IRS tax reform updates under the TCJA: Here’s what to expect

March 23, 2018 : Alison Flores

Editor’s Note: We’ll see new forms, updated forms, and some new processes as tax reform changes are implemented by the IRS.

The IRS is working on implementing changes from the Tax Cuts and Jobs Act (TCJA). Here are some of the major IRS tax reform changes you can expect.

 

New Business Deduction Forms

One of the most exciting IRS TCJA changes is the anticipation of a new form, schedule or worksheet for taxpayers to calculate the qualified business income (QBI) deduction. Self-employed taxpayers, partners, and S corporation shareholders will use this form to claim a QBI deduction on their tax returns.

If you’re in this group, stay tuned for IRS guidance expected to come out during 2018 and work with your tax preparer to determine if you should make any changes to your estimated tax payments.

 

Updated IRS Tax Withholding Forms

Under the TCJA, most people will pay lower taxes, but some will pay higher taxes. This TCJA change means employers are withholding federal income taxes from paychecks at lower rates than last year.

Employees use Form W-4 to tell their employers how much to withhold from their paycheck. The IRS updated Form W-4 in 2018 to reflect the TCJA changes, but you are not required to submit a new one.

However, tax preparers recommend you use a withholding calculator to determine if you need to give your employer an updated Form W-4. H&R Block’s calculator will help you estimate your tax refund and tax reform impact. The IRS withholding calculator is another online option. Your tax preparer can also help you determine if you need to give your employer an updated Form W-4.

You are most likely to need to increase your withholding if your children are age 17 or older, you usually itemized deductions in the past, or you don’t have any children or other dependents.

 

New IRS Processes

When you file your 2018 taxes next year, the tax filing process will feel familiar. But you’ll notice some TCJA changes.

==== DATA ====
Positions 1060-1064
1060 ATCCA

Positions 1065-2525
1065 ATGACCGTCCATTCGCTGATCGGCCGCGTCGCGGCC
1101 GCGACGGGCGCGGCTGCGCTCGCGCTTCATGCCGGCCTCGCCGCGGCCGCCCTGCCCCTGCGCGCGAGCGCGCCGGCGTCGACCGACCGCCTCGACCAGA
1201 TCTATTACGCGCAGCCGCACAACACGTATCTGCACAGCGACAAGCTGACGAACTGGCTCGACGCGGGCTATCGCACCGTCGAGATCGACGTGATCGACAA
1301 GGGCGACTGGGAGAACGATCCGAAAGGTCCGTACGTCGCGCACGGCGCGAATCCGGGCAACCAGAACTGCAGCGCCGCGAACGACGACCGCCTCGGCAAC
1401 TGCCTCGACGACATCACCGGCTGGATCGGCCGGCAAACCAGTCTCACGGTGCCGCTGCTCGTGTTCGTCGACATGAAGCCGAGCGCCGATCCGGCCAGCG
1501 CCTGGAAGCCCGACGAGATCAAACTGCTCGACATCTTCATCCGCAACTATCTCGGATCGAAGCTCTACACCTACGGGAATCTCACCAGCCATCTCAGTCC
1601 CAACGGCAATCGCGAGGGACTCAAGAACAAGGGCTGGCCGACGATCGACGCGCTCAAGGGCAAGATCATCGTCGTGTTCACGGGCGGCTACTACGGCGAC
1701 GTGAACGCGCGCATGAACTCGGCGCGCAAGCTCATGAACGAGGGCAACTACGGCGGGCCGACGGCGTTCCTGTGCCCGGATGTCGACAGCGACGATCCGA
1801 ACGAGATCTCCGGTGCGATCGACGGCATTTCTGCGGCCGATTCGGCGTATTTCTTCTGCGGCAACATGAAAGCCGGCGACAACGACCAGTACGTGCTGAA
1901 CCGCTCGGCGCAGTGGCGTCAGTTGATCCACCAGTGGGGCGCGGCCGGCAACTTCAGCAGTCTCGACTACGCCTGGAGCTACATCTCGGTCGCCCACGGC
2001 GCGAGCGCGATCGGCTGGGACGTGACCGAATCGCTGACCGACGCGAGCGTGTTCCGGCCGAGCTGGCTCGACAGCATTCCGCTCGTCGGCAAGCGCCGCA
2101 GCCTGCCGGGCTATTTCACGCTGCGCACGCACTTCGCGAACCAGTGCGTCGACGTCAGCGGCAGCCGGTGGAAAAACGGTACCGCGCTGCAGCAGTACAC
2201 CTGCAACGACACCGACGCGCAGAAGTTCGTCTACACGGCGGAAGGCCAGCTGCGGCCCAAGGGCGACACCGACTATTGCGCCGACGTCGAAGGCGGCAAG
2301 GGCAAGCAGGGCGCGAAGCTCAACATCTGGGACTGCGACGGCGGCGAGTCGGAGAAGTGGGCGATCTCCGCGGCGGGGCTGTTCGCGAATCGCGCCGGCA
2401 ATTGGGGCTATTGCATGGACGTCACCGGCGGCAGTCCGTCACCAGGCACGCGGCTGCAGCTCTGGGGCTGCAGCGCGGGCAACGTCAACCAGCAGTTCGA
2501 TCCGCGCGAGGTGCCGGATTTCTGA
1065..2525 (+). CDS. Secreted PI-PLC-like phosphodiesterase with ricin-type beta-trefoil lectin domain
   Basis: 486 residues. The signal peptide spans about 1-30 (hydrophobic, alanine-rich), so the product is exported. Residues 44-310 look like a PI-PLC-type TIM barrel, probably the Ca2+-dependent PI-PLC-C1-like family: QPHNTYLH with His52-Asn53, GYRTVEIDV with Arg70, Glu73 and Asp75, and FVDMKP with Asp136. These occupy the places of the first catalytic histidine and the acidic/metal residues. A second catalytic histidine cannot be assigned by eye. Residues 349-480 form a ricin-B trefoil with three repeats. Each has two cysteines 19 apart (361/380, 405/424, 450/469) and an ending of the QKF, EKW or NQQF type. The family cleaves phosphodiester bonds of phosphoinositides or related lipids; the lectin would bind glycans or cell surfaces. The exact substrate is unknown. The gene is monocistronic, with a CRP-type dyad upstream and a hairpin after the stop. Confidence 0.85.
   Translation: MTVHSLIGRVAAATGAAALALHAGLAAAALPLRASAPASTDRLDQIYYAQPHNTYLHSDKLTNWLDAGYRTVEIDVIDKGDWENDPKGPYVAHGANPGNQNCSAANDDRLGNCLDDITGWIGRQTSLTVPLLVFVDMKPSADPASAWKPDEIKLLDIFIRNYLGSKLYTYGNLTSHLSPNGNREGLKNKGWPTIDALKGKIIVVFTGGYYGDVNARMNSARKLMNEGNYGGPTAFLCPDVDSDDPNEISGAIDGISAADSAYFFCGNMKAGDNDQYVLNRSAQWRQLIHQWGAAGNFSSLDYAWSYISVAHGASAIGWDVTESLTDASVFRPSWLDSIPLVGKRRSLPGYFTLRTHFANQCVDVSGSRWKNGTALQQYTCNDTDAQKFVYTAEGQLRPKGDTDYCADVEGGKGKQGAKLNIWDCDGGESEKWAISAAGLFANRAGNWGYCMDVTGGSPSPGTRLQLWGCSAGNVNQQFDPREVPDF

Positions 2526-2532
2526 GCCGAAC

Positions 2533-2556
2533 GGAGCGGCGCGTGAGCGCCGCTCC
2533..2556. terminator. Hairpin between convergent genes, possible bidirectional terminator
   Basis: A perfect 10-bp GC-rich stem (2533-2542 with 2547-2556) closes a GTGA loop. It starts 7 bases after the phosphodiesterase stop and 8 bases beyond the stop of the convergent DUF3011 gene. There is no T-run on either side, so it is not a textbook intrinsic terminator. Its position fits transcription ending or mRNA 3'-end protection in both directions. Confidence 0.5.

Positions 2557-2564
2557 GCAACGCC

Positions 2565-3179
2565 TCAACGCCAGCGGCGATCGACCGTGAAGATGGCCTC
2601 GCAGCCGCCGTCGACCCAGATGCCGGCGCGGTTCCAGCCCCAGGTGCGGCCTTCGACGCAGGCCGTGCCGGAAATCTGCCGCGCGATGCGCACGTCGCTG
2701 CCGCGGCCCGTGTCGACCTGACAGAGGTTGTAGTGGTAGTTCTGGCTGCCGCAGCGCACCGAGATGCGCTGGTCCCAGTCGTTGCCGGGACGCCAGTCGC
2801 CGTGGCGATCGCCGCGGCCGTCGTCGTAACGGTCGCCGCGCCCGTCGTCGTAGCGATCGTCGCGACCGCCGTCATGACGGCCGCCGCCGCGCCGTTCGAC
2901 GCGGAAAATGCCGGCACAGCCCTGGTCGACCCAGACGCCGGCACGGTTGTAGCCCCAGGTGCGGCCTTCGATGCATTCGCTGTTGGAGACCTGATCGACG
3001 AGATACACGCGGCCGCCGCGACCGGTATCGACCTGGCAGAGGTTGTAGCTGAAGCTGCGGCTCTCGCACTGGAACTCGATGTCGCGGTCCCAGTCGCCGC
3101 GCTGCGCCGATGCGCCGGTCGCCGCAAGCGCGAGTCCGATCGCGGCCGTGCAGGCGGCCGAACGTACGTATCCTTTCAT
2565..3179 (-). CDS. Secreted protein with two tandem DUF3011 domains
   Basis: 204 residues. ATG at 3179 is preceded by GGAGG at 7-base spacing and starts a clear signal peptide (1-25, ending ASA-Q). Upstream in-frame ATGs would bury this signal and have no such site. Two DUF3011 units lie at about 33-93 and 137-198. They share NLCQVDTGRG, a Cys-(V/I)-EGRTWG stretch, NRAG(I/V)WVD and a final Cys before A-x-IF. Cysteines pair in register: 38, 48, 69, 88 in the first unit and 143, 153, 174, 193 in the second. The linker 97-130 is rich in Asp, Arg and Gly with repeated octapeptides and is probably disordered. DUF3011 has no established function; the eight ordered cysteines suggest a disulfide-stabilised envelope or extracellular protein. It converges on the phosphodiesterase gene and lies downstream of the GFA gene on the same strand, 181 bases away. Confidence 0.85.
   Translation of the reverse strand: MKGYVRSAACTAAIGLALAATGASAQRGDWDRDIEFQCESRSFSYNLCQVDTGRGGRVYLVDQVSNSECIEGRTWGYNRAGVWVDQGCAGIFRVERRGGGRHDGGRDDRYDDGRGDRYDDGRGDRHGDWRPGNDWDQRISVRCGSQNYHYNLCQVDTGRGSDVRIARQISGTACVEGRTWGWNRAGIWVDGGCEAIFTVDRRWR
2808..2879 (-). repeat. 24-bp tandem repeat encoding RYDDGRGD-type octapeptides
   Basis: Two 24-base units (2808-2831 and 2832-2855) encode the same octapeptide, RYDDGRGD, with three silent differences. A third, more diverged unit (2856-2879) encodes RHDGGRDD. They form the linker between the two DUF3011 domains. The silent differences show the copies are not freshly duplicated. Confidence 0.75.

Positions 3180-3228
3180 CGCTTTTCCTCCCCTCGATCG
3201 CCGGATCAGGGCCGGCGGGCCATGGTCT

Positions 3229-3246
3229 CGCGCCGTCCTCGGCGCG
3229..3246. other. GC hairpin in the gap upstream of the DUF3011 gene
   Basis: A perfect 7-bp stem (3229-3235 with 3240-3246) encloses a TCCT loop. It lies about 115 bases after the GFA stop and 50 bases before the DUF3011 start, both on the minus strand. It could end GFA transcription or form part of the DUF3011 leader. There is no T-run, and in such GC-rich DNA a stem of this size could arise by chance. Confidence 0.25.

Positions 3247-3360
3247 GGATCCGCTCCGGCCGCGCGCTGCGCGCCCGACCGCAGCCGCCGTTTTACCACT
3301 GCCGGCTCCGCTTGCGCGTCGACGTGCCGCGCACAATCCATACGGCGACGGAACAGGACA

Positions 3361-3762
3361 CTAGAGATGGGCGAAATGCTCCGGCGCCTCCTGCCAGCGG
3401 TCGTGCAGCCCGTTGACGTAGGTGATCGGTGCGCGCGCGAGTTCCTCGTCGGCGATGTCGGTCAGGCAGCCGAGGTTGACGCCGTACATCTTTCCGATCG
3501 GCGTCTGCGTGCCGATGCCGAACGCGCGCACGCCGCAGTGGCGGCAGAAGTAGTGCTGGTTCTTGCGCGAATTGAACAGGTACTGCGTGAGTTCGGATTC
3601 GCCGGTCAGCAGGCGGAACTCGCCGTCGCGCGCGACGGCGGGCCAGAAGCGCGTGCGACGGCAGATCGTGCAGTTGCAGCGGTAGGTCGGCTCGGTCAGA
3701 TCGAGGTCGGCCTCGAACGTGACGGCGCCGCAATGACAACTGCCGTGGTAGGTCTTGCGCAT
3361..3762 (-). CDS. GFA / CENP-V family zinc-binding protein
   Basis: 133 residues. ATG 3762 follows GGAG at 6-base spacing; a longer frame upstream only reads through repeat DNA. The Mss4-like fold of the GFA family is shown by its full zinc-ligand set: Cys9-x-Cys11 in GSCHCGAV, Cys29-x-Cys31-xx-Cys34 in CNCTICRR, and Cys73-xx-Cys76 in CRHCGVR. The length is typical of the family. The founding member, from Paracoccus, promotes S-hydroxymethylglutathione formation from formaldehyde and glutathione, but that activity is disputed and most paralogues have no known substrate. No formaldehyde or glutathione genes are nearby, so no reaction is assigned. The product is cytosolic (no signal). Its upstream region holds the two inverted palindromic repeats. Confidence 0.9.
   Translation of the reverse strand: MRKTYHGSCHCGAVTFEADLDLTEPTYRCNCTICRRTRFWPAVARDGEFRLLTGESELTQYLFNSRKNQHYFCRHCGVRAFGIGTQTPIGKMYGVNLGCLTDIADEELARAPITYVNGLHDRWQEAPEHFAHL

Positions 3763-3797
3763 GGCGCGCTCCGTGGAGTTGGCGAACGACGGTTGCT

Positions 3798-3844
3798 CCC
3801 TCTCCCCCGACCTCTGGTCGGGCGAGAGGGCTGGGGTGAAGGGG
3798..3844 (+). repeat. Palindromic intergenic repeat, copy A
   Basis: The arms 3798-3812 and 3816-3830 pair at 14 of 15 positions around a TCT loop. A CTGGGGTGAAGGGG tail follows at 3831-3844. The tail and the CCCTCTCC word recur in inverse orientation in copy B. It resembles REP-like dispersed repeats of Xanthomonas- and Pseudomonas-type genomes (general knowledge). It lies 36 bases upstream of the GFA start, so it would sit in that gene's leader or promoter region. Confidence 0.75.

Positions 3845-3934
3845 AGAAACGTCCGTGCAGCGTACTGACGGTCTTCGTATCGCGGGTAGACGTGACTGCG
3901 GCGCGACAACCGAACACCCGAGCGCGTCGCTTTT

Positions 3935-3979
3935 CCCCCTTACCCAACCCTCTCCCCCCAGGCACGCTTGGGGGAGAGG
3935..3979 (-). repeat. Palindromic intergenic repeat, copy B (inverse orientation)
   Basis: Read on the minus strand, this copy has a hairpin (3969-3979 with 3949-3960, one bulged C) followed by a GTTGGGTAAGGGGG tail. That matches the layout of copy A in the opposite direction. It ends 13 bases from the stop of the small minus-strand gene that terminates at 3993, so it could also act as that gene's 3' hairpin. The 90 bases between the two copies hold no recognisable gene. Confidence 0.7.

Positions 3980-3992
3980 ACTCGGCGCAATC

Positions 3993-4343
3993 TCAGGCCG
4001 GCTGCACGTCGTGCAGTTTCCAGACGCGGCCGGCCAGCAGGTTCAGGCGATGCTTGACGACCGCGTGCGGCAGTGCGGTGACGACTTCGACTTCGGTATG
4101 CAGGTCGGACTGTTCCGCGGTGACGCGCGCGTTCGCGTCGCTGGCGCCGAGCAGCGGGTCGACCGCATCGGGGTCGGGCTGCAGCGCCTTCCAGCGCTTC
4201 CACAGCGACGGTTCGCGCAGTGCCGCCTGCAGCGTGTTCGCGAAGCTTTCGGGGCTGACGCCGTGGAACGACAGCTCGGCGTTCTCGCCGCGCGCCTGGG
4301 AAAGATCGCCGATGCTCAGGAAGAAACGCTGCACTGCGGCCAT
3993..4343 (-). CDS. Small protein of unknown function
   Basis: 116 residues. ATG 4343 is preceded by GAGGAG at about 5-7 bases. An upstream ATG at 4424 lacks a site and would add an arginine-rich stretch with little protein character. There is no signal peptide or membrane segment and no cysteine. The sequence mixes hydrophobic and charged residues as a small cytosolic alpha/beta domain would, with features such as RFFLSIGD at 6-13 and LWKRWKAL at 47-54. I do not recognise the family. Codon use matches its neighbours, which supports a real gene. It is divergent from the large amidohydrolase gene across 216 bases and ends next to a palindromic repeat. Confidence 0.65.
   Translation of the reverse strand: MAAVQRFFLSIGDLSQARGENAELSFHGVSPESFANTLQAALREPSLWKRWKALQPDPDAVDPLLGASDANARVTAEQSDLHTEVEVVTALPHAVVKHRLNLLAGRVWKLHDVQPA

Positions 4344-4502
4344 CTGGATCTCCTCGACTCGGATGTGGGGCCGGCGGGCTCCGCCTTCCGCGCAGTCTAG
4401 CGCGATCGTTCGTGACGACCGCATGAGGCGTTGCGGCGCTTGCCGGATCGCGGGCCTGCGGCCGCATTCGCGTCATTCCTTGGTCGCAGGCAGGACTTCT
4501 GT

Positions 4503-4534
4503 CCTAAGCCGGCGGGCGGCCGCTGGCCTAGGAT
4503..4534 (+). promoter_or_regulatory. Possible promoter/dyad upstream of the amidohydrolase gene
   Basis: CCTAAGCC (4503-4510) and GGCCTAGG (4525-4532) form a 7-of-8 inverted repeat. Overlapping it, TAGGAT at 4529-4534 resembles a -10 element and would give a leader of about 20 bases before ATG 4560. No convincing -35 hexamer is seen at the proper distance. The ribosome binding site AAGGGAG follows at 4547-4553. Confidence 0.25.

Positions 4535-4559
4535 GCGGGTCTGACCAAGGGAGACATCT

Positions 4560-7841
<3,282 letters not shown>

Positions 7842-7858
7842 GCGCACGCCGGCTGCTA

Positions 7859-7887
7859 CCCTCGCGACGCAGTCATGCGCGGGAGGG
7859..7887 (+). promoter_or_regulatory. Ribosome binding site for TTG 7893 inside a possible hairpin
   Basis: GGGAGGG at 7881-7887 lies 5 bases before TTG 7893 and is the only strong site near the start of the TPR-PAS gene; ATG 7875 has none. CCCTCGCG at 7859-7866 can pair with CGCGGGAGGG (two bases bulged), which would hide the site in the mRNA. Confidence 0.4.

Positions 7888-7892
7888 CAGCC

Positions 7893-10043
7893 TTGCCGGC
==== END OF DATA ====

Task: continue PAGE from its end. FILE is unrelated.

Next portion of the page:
One IRS change is that you won’t claim a dependent exemption for your children or other dependents or a personal exemption for yourself or spouse. But you’ll still need all of the information about your dependents, because you may be able to claim a credit for them instead.

 

IRS Tax Reform Changes for Taxpayers Who Itemize Deductions on Schedule A

A combination of TCJA changes means that fewer taxpayers are expected to itemize deductions in the future. If you currently itemize deductions, continue to keep track of your itemized expenses so you can figure out if the standard deduction or itemized deduction is better for you.

Here are some changes for itemized deductions:

  • Your total deduction for state and local taxes, including income or sales, real property, and personal property taxes, is limited to $10,000 ($5,000 if married filing separately).
  • Your interest payments on a home equity loan might not be deductible.
  • You can no longer deduct employee business expenses.
  • In 2018, you can deduct medical expenses to the extent they exceed 7.5% of AGI.

If you’re a taxpayer who has itemized deductions in the past, you might find it more advantageous overall to claim a standard deduction.  Depending on your state, you might need to consider how itemizing or claiming a standard deduction on your federal and state returns impacts your overall tax liability.

For more information about Schedule A filing, click here.

 

New IRS Tax Reform Resources

The IRS dedicated a page on its website to Tax Reform. Visit the page for new developments, frequently asked questions, publications and IRS guidance on the tax reform changes.

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Alison Flores

Alison Flores

The Tax Institute, H&R Block

Alison Flores, JD, is a principal tax research analyst at The Tax Institute. Alison specializes in the Patient Protection and Affordable Care Act, same-sex marriage, tax preparer regulation, and individual income tax issues.